1. Le Pen's right-hand man leaves National Front
  2. Spanish PM calls on Catalan leaders to 'stop escalation'
  3. Dutch government to appeal Srebrenica ruling
  4. Verhofstadt: Northern Ireland could stay in single market
  5. Catalan leader decries Spanish government intervention
  6. Hungary set for fresh campaign against public enemy Soros
  7. Iceland's PM leads in polls ahead of October elections
  8. Erdogan demands Iraqi Kurds cancel referendum

Stakeholders' Highlights

  1. Mission of China to the EUGermany Stands Ready to Deepen Cooperation With China
  2. World VisionFirst Ever Young People Consultation to Discuss the Much Needed Peace in Europe
  3. European Jewish CongressGermany First Country to Adopt Working Definition of Antisemitism
  4. EU2017EEFour Tax Initiatives to Modernise the EU's Tax System
  5. Dialogue PlatformResponsibility in Practice: Gulen & Islamic Thought
  6. Counter BalanceHuman Rights Concerns Over EIB Loan to the Trans Anatolian Pipeline Project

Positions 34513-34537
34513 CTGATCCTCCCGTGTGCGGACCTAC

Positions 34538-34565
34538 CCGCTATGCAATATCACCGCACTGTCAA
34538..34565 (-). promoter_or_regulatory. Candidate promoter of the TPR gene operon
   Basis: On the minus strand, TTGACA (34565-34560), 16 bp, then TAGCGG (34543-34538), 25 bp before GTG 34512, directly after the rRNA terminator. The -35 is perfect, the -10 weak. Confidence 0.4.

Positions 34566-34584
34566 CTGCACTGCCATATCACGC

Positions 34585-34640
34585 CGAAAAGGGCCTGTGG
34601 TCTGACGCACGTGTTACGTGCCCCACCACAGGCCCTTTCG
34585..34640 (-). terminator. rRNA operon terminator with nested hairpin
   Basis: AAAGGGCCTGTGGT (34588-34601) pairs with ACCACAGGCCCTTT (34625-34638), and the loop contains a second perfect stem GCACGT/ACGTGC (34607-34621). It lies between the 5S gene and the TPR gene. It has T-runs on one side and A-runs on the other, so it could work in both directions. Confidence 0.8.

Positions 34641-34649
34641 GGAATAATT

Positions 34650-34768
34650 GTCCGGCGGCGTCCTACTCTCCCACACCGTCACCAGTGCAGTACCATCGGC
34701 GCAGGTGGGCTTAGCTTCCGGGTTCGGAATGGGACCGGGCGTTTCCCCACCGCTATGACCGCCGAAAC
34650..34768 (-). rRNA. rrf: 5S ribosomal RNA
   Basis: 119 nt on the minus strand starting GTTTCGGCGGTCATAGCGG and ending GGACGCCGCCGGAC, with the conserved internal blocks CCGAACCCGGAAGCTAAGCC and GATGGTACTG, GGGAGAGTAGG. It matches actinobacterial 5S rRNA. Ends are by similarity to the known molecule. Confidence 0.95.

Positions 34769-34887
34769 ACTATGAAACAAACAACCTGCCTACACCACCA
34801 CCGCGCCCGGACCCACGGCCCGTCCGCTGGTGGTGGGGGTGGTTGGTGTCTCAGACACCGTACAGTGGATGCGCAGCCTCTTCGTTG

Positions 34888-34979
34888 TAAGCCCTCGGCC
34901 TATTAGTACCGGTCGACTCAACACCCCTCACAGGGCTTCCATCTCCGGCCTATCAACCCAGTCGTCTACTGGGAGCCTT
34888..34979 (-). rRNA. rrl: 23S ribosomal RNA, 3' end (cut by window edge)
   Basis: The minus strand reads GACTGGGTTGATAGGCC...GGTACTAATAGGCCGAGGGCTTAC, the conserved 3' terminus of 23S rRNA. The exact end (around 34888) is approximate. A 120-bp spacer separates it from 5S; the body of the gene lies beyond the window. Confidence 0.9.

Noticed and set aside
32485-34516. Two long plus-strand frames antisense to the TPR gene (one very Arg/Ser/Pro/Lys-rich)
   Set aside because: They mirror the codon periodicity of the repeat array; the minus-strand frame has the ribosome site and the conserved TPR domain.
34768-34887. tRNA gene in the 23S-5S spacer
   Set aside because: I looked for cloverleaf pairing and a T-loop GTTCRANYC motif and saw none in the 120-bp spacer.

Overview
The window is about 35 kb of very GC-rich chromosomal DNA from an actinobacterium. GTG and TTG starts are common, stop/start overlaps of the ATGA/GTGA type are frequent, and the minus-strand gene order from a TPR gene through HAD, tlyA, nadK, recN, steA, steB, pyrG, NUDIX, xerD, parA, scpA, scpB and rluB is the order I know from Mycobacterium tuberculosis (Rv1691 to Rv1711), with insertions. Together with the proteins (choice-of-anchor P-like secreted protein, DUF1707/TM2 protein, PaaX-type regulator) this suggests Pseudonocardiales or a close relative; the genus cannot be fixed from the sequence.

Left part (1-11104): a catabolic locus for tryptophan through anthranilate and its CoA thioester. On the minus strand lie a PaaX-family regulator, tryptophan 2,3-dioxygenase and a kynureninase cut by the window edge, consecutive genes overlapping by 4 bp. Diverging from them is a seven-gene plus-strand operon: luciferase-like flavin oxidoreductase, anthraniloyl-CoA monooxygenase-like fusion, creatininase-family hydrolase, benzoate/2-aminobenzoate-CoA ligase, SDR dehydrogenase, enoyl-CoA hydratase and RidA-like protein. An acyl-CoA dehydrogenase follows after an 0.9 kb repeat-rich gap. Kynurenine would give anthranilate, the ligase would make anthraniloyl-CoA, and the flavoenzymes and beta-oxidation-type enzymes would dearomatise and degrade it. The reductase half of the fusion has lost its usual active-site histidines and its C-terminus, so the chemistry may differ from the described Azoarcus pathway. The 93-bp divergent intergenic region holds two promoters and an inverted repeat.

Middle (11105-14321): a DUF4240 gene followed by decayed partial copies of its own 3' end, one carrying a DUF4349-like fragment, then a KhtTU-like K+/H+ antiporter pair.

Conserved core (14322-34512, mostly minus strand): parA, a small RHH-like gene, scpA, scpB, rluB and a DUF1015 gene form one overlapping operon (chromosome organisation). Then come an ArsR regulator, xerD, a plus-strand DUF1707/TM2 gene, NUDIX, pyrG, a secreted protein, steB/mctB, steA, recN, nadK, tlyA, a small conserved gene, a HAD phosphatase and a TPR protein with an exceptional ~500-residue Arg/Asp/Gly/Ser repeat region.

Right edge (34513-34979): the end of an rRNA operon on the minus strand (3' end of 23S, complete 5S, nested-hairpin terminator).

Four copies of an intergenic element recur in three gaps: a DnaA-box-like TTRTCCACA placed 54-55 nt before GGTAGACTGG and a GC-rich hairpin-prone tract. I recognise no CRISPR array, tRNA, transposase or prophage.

7. Mission of China to the EUChina Leads the Global Clean Energy Transition
  8. CES - Silicones EuropeFrom Baking Moulds to Oven Mitts, Silicones Are a Key Ingredient in Kitchens
  9. Martens CentreFor a New Europeanism: How to Put the Motto "Unity in Diversity" Into Practice
  10. Access MBAGet Ahead With an MBA Degree. Top MBA Event in Brussels
  11. Idealist QuarterlyIdealist Quarterly Event: Building Fearless Democracies With Gerald Hensel
  12. Mission of China to the EUPresident Xi Urges Bigger Global Role for Emerging Economies